I really enjoy reading about your travels there in Az and “Q” and recall the many times over the years that I or my drivers would stop at “Teds” in Quartzite and if they bought 100 gallons of fuel,they got a shower and free steak dinner where they picked out the steak from a cooler and could even grille it themselves and along with the salad bar,made for a great stop off.Ted’s is still there altho closed for many years and even back then,the fellow with the book store there across the street had trouble finding underwear that fit him,lol.
    So as always Sue,thanks so very much for sharing and have a really great week down there.

    • rvsueandcrew says:

      Hi, Trip and Lisa,

      Whew! Why do I like the Benchmark maps? That’s a tall order!

      First let me say that the features I mention may be found in other atlases, but they aren’t displayed and organized the way they are in a Benchmark. Also some atlases have some of the features but not all. I’m not able to list everything here, but I’ll mention a few.

      1) The scale makes reading the maps easy.
      2) The way the map continues from page to page, including the numbering of pages from north to south, is user-friendly.
      3) Details relevant to boondocking are included: color-coding of public lands, state lands, wildlife refuges, wilderness, barren land, etc.
      4) Inclusion of BLM and National Forest offices right on the map, as well as listed with details in the back.
      5) Detailed lists and symbols for visitors centers, natural wonders, trails, state parks, national parks, forests, wildlife areas, boating and fishing info, rafting info, ski areas, snoparks, historic sites, museums, campgrounds, RV parks, climate graphs and details, indexes for cities & towns (with pop.), counties, county seats, mountain passes (with elev.), Indian reservations, a page on hunting (licenses, permits, education, outfitters, trapping, wildlife — seasons and habitats, hunting map, resource addresses and phone numbers, and more).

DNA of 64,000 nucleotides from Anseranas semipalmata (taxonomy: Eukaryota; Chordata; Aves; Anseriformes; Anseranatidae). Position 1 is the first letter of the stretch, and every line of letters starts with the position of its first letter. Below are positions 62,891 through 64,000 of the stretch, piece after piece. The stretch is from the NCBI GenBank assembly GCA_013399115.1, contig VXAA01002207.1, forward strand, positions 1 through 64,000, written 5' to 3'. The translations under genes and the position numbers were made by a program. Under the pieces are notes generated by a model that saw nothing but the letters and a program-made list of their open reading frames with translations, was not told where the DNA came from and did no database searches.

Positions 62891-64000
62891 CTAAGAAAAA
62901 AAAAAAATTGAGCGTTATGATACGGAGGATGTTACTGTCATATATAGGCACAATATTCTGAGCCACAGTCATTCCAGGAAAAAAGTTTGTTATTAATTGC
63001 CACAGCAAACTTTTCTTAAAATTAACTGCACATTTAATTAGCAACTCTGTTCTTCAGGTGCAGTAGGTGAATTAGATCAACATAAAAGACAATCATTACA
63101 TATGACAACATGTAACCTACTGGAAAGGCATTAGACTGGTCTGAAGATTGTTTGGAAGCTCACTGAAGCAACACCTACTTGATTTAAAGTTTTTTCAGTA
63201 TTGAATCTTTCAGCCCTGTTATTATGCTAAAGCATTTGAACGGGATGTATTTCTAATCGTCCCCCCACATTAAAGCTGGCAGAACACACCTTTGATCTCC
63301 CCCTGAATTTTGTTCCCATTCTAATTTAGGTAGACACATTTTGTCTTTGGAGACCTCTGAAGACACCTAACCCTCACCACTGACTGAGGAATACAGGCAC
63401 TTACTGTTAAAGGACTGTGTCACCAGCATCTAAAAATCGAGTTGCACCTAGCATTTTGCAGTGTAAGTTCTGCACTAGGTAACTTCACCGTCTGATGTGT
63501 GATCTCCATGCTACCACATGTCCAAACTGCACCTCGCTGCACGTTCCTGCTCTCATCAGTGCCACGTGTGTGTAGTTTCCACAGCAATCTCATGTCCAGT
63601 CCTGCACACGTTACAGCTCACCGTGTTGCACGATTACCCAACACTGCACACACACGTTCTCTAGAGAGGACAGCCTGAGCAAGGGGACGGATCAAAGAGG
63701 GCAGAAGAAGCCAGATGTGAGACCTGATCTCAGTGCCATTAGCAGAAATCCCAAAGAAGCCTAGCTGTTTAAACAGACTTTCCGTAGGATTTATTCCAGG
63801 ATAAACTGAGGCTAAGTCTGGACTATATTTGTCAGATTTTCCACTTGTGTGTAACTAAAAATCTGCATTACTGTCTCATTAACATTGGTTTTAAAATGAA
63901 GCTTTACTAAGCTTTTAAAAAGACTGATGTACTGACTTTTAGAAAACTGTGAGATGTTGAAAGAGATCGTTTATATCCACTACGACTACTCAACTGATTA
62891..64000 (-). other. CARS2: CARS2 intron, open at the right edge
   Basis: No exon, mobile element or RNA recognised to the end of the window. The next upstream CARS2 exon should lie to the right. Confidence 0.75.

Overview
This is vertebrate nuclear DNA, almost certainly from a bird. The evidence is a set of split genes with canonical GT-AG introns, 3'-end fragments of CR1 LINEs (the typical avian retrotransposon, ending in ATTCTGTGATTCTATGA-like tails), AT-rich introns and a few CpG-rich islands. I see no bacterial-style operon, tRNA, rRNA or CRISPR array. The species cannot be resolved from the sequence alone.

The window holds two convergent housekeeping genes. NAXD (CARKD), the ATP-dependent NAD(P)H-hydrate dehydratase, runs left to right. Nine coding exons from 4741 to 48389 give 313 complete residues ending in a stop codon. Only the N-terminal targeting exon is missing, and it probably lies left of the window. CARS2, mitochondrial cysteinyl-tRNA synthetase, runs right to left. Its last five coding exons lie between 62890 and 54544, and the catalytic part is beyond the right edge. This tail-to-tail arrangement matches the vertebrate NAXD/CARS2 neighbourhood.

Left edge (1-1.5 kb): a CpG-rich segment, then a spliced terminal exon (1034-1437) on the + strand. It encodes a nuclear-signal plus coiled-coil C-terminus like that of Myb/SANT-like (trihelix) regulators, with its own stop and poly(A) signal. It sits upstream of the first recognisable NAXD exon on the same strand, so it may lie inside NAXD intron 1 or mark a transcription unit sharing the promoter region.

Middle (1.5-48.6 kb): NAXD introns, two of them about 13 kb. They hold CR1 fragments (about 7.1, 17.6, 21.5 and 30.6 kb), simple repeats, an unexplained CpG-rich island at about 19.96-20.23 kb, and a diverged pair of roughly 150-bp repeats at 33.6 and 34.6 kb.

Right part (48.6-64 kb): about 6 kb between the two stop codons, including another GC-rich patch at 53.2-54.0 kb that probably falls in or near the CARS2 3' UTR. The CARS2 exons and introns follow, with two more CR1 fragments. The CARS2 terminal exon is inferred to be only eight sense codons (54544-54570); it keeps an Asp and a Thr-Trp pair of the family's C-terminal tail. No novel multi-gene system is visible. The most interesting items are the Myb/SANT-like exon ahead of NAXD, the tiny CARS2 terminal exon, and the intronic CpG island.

6) Many of the Benchmarks have three sections of maps: Recreation, Landscape, and Public Lands.
      7) Accuracy! For instance, If a stream is dried up most of the year, the Benchmark lets you know. You don’t go hunting for a stream that doesn’t exist.
      8) Roads requiring 4-wheel drive are indicated and they’re accurate.

      I can’t explain in words and in this limited space all the information the atlases hold or how user-friendly the system is of cross-referencing between the same mapped area in Landscape to Recreation, for instance.

      It takes a while to realize what the map can do for you. With practice it is an invaluable tool. I credit Benchmark maps for developing my ability to find great boondocks.

      In your particular case, since you have extensive knowledge already of the West, its roads, terrain, etc., maybe the value wouldn’t be as high as for a person like myself. I suggest you go to a bookstore and sit down with a Benchmark map to see what you think.

      • Pen says:

        I was made aware of the Benchmarks here, and now have a few. They are really good. In fact, I just learned a few new things about them from Sue’s reply to you!

        My only complaint is that they don’t have them for every state! However, another, somewhat similar option (and the one I was familiar with before I learned about the Benchmark) is the DeLorme Gazetteer. These exist for every state. While I think I would prefer a Benchmark when I can get one, the Gazetteers are still worlds better than most maps for exploring out in the country and seeing the small roads, etc. So they are an alternative for the states Benchmark doesn’t cover. I just checked, and they are also available through Amazon (and Sue’s “portal” to it). Plus, sometimes it’s nice to have two “views” of the same state, so I could see having both for states one was going to spend a lot of time in.